It is perfectly possible and even relatively common to launch integration schemes with low levels of popular acceptance, provided that decisionmakers transparently justify their reasons for doing so, win the support of all relevant veto players, and are ultimately held accountable by their electorates. However, completely ignoring the preferences of the majority of citizens is hard to reconcile with many normative conceptions of democracy and representation and may subsequently lead to major practical problems.
The preferences of relevant publics on European integration and differentiation can be gauged with the analysis of the empirical evidence provided by surveys, interviews, official documents and statements, and past voting records. The InDivEU integrated database, in particular, provides direct access to a comprehensive wealth of existing and new evidence on the preferences of citizens, parties, governments, and stakeholders on differentiated integration. When choosing and designing EU integration schemes, such preferences should be explored and taken into account in the analysis.
The use of differentiated integration may either increase or decrease the support for a scheme. In a first category of situations, it softens national oppositions to further integration in reluctant countries without affecting the preferences of integrationist countries. In a second category, it elicits a strong resistance from countries preferring uniform integration and unwilling to countenance the granting of opt-outs and special treatments. In a third category, it raises the spectre of involuntary exclusion or negative externalities among laggards, leading them to prefer any other outcome (no integration or uniform integration) to the formation of a vanguard group. Aggregate and national opinions will necessarily vary according to the concrete content of the scheme, the way it is framed and presented to the relevant publics, and the broader social and political context (e.g. knowledge and politicization of European issues, approval ratings of governments, economic situation of countries).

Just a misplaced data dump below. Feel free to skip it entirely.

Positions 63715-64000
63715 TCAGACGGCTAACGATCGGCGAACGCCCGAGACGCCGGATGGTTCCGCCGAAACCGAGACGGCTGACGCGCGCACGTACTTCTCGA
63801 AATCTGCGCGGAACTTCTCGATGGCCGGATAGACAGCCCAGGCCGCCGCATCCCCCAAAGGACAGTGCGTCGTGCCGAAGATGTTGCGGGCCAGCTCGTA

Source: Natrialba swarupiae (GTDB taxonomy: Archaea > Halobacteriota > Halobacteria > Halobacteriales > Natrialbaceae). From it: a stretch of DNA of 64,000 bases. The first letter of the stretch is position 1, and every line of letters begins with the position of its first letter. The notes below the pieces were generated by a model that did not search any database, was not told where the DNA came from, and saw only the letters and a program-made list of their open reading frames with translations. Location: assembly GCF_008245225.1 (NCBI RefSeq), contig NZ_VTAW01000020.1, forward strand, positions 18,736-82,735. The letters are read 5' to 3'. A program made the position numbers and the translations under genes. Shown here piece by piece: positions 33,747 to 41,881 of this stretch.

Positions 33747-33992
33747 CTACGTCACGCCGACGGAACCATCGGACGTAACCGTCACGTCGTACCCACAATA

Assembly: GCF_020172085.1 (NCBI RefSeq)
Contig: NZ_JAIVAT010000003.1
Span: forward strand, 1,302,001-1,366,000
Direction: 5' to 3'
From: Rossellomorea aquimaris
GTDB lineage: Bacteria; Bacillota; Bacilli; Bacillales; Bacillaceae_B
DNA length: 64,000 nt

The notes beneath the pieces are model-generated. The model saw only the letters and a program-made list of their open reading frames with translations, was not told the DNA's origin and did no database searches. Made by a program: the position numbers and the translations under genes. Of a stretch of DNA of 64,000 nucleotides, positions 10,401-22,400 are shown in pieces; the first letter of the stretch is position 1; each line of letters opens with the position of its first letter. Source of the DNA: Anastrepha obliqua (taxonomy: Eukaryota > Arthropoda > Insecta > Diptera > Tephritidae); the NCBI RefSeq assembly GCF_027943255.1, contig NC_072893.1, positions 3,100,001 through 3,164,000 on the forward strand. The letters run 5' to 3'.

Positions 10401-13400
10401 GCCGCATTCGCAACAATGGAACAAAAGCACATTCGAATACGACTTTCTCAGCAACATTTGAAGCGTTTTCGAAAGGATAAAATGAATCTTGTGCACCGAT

Nevertheless, some general indications can be derived from the recent empirical evidence. With regard to integration, all countries are currently strongly supportive of EU membership and, with some isolated exceptions, of its existing uniform and differentiated policies. A plurality of countries also seems to support an overall expansion of EU powers and further integration in selected policy areas, but sizeable minorities prefer the status quo or some degree of disintegration. EU institutions and national governments are markedly more integrationist than national electorates, which not infrequently turn against further integration if a concrete scheme is properly debated and voted upon in a referendum. With regard to differentiation, opinions are more varied. The issue typically has a very low salience, with a lot of actors with unclear, neutral, or unstable preferences. Citizens and parties do not seem to oppose differentiated integration in principle, but they have many concerns about its practical details (particularly against multi-end differentiation) and probably prefer more uniform solutions. Governments, in turn, are often opposed in principle but prepared to accept concrete schemes if the alternative is no further integration. An overview of key evidence on the aggregate level of citizens’ support for uniform and differentiated integration in 2019–20 is provided in the figure below.